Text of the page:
Putin's United Russia dominates regional elections

Russian President Vladimir Putin's party took nearly every regional seat in Sunday's elections, but most analysts say that the results were probably an accurate reflection of public sentiment.

Sergei Karpukhin/Reuters
A man leaves a voting booth during local elections in the Moscow suburb of Khimki on Oct. 14. Russian regional elections have tightened Vladimir Putin's grip on power and underlined opposition failure to build street protest into an effective challenge at the start of the president's six-year term.

Pro-Kremlin candidates swept the field Sunday in thousands of local elections, which opposition leaders allege were marred by fraud. However, most analysts say they are probably an accurate reflection of the country's mood.

More than 4,800 Russian localities held polls Sunday, including five regions that saw direct gubernatorial elections for the first time since President Vladimir Putin suspended direct voting for governors eight years ago. With most votes counted on Monday, it was clear that the pro-Kremlin United Russia party had nabbed all five gubernatorial spots, and won handy majorities in most regional and city legislatures that were up for grabs.

"This was more of a defeat for the opposition than a victory for United Russia," says Alexei Mukhin, director of the independent Center for Political Information in Moscow. "The opposition needs to learn a lot of lessons, and the authorities would make a big mistake if they become complacent."

Mr. Putin seized on the results as an affirmation of the rightness of his course. "In my view these election results are not unexpected," he said in a meeting with the head of the Central Election Commission on Monday. "I think it is just one more step that confirms the intentions of voters to support the existing institutions of power, and the way Russian state politics are developing."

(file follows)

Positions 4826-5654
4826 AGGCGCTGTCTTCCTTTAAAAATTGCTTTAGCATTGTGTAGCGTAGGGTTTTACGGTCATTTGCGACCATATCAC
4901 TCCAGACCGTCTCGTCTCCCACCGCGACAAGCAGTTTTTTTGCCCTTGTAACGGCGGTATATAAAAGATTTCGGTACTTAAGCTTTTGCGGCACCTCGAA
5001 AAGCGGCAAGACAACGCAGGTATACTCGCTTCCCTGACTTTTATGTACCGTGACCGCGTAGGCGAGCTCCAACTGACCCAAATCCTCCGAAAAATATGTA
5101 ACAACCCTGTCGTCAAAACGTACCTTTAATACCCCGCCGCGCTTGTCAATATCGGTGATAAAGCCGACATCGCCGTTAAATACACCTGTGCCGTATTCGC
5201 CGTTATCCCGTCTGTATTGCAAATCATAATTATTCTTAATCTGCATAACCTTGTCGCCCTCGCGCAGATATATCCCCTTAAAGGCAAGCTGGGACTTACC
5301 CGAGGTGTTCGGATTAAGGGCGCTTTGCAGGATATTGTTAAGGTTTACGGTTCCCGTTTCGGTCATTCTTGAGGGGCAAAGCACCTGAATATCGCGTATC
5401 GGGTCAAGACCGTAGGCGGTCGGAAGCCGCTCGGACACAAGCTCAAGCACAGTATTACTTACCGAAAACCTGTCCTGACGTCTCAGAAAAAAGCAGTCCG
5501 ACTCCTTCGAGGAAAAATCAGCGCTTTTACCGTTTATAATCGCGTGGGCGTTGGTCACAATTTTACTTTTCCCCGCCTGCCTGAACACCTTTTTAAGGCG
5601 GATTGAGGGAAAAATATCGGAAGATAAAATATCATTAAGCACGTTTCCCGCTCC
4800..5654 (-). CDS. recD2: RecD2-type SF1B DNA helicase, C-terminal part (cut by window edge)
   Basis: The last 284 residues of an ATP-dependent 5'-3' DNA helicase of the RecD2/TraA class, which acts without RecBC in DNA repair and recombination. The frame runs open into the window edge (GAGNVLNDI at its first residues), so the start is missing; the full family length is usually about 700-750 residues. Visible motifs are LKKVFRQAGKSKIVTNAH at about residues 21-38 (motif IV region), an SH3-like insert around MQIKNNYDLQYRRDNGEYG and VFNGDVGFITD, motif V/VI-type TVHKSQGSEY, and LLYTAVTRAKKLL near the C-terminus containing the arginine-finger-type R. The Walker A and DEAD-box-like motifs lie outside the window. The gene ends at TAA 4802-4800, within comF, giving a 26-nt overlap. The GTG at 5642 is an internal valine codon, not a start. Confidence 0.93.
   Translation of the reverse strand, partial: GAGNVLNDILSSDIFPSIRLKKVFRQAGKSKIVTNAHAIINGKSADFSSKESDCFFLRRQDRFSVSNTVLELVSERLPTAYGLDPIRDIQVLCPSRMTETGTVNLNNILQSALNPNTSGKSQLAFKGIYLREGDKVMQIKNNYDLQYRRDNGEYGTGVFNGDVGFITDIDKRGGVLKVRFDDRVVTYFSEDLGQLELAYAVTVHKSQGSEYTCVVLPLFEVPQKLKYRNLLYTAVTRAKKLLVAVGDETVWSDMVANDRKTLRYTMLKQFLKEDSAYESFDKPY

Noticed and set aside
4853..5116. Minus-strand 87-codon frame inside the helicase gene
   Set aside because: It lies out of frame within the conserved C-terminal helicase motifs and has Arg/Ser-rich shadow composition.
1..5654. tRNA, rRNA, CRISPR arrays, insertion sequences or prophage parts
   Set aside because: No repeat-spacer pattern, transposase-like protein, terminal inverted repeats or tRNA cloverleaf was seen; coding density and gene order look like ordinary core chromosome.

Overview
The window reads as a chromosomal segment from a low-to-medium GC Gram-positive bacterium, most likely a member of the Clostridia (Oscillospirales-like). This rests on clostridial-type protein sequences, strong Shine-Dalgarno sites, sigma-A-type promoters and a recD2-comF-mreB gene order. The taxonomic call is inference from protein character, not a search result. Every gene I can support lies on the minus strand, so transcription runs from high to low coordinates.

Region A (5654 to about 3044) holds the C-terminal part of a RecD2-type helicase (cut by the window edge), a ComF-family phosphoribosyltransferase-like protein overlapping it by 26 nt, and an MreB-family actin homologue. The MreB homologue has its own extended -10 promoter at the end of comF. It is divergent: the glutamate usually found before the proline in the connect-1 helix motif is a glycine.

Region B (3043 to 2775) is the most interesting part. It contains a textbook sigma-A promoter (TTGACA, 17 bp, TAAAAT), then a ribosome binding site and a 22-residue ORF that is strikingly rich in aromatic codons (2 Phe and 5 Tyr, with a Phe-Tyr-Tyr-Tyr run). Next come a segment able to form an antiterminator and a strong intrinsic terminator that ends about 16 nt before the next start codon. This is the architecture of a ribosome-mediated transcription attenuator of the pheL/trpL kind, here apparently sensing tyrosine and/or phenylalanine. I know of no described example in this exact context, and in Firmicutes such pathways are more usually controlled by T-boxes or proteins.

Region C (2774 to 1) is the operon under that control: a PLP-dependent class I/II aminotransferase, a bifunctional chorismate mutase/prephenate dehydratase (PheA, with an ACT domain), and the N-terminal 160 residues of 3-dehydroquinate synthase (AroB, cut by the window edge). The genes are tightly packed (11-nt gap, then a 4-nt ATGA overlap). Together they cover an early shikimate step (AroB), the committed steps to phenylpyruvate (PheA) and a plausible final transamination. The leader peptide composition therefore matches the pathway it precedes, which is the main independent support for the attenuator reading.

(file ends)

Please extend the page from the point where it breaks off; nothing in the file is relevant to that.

The independent election watchdog Golos, which has come under ferocious fire from the authorities for its role in exposing massive electoral fraud in last December's Duma elections, posted more than 1,000 violations of polling station rules this year, including alleged cases of repeat voting, ballot box stuffing, buying absentee ballots, and voter roll irregularities.

More participatory?

But Andrei Buzin, an expert with Golos, says that these elections were in some ways more participatory than previous ones in the Putin era, and that the incidence of electoral violations was probably no higher than in the past.

"I think we are registering more violations this time because we have a much better qualified corps of observers that we are fielding, and they are highly motivated to watch for anything out of place," Mr. Buzin says. "This is a big improvement."

As before, he says, the fact that United Russia candidates enjoyed all sorts of direct and indirect state support probably played a key role.

"All information about the elections reached most people via the state media, and in most cases there were no alternative sources," he says.

Other commentators pointed to voter exhaustion, and warned that many were turning away from the electoral process altogether. Turnout was at a low ebb, even for Russian regional elections, with less than 25 percent of voters casting ballots, on average, around the country. In the far-eastern Primorsky Krai, less than 8 percent of voters bothered to show up.

"The low turnout is a very important indicator that no one really won these elections," says Boris Kagarlitsky, director of the independent Institute for the Study of Globalization and Social Movements in Moscow.

"People clearly have little interest in supporting the government, but they're not enthused by the opposition either. Actually, a lot of recent opinion polls show a curious paradox unfolding: Support for the authorities is falling, but support for the opposition is falling faster. That's why we see this odd result, that seems to show a big victory for United Russia, but standing upon a very narrow base of the population," he adds.

Points of light

There appeared to be only two relative points of light for the "white ribbon" opposition, which sprang into existence after allegations of massive fraud in last December's Duma elections – and which has continued to be able to stage major shows of strength in the streets of Moscow every few months.